Similarly, at Kerem Shalom, it is Israel that’s working around the clock to keep the crossing open and functional, despite Hamas’s own attacks on it.
Thanks to these efforts, diesel fuel and gas tankers have recently resumed the transfer of critical energy supplies to the Gaza Strip, averting a certain fuel crisis.
“The most important thing to know is that these people who came to Kerem Shalom and demolished the crossing point did not go there by themselves. We know that Hamas sent them,” a senior Israeli security source said, speaking earlier this month.
Brig.-Gen. (Res.) Alon Eviatar, an expert on the “Palestinian” arena and a former adviser to Israel’s Coordination Unit for Government Activities in the Territories, told JNS that Israel has been left on its own to deal with Gaza’s economic and humanitarian needs. Even though the Jewish state wanted to disconnect from Gaza after leaving it in 2005, “it learned over the years that it is becoming the central player, against its interests. Not Egypt and not the Palestinian Authority,” he said.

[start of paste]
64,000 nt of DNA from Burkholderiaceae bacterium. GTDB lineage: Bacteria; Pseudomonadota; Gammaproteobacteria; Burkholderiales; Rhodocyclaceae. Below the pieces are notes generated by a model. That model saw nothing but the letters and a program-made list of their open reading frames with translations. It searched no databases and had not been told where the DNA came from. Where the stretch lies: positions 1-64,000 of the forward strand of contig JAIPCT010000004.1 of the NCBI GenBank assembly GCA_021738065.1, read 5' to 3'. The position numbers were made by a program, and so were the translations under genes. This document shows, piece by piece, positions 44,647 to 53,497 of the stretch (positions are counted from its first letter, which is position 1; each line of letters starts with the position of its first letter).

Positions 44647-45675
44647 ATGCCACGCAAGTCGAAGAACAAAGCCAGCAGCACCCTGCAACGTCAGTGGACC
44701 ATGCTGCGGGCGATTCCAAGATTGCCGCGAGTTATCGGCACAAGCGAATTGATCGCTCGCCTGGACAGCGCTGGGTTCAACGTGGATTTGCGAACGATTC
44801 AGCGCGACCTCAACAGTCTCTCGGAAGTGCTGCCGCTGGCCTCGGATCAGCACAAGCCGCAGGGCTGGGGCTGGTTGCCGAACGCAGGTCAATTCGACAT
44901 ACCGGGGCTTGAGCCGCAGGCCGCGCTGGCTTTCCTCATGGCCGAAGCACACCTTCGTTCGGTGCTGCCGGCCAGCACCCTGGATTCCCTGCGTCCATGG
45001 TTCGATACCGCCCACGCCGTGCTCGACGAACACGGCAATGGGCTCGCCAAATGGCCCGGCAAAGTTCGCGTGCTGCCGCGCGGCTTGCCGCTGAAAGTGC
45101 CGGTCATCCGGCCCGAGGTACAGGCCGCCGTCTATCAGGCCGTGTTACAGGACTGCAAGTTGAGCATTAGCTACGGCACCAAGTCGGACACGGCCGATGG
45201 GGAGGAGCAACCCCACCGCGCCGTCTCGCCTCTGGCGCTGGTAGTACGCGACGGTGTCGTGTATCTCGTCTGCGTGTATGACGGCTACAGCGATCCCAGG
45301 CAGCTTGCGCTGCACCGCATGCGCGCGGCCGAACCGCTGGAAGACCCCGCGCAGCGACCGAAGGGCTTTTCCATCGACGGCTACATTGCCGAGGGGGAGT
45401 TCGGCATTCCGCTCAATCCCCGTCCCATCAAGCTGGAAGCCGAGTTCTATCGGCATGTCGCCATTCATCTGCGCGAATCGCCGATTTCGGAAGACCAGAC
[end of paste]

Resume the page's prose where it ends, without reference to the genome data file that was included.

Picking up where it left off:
The P.A., for its part, is deliberately letting go of its responsibility for Gaza, added Eviatar. This is most visible in sanctions taken by Abbas in the past year against the strip.
“This created a very problematic result for Israel in the short- and long-term future,” he said. “As the door of reconciliation between Fatah and Hamas closes shut, the ball falls in our court.”
‘A ladder that will suit both them and us’
At the same time, Israel understands that Hamas is going to remain in power for many years to come. As bitter a pill as this is to swallow for Israel, it is preferable to having a power vacuum with no one ruling Gaza at all, resulting in armed anarchy, according to the Israeli perspective.
As a result, explained Eviatar, “Israel’s steps have been to not topple Hamas, to not push it into the corner, not to conquer Gaza. Israel is stopping itself from going all the way. The Israeli rational is to balance all of the time.”
Israel has “sensors” in place warning it ahead of time before Gaza reaches a real humanitarian crisis. While conditions in Gaza are bad, they have not reached the extreme, red-alert level, he said.